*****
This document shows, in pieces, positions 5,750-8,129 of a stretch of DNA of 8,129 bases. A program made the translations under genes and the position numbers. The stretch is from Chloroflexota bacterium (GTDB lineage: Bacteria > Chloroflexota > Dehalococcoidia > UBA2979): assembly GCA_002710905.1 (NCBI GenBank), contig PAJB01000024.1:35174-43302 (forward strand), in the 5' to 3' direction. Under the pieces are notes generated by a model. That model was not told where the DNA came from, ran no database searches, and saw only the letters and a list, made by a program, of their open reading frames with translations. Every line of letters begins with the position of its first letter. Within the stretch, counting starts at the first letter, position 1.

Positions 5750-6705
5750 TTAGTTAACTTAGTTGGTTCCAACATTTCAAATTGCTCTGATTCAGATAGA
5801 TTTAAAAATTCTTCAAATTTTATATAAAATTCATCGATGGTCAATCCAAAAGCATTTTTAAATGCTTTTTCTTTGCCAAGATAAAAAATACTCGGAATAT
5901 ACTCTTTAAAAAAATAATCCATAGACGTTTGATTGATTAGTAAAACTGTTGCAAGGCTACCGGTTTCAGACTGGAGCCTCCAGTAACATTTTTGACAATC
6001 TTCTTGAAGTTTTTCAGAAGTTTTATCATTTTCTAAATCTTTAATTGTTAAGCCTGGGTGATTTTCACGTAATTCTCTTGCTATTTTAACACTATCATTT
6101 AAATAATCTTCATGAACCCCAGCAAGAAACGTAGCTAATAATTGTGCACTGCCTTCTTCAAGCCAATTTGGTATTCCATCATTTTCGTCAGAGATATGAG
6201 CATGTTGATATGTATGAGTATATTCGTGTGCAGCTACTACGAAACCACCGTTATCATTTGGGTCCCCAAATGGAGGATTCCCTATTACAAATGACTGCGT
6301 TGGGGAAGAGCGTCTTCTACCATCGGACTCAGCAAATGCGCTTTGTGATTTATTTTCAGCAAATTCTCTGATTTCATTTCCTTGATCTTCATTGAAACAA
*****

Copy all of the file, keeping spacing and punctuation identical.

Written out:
This document shows, in pieces, positions 5,750-8,129 of a stretch of DNA of 8,129 bases. A program made the translations under genes and the position numbers. The stretch is from Chloroflexota bacterium (GTDB lineage: Bacteria > Chloroflexota > Dehalococcoidia > UBA2979): assembly GCA_002710905.1 (NCBI GenBank), contig PAJB01000024.1:35174-43302 (forward strand), in the 5' to 3' direction. Under the pieces are notes generated by a model. That model was not told where the DNA came from, ran no database searches, and saw only the letters and a list, made by a program, of their open reading frames with translations. Every line of letters begins with the position of its first letter. Within the stretch, counting starts at the first letter, position 1.

Positions 5750-6705
5750 TTAGTTAACTTAGTTGGTTCCAACATTTCAAATTGCTCTGATTCAGATAGA
5801 TTTAAAAATTCTTCAAATTTTATATAAAATTCATCGATGGTCAATCCAAAAGCATTTTTAAATGCTTTTTCTTTGCCAAGATAAAAAATACTCGGAATAT
5901 ACTCTTTAAAAAAATAATCCATAGACGTTTGATTGATTAGTAAAACTGTTGCAAGGCTACCGGTTTCAGACTGGAGCCTCCAGTAACATTTTTGACAATC
6001 TTCTTGAAGTTTTTCAGAAGTTTTATCATTTTCTAAATCTTTAATTGTTAAGCCTGGGTGATTTTCACGTAATTCTCTTGCTATTTTAACACTATCATTT
6101 AAATAATCTTCATGAACCCCAGCAAGAAACGTAGCTAATAATTGTGCACTGCCTTCTTCAAGCCAATTTGGTATTCCATCATTTTCGTCAGAGATATGAG
6201 CATGTTGATATGTATGAGTATATTCGTGTGCAGCTACTACGAAACCACCGTTATCATTTGGGTCCCCAAATGGAGGATTCCCTATTACAAATGACTGCGT
6301 TGGGGAAGAGCGTCTTCTACCATCGGACTCAGCAAATGCGCTTTGTGATTTATTTTCAGCAAATTCTCTGATTTCATTTCCTTGATCTTCATTGAAACAA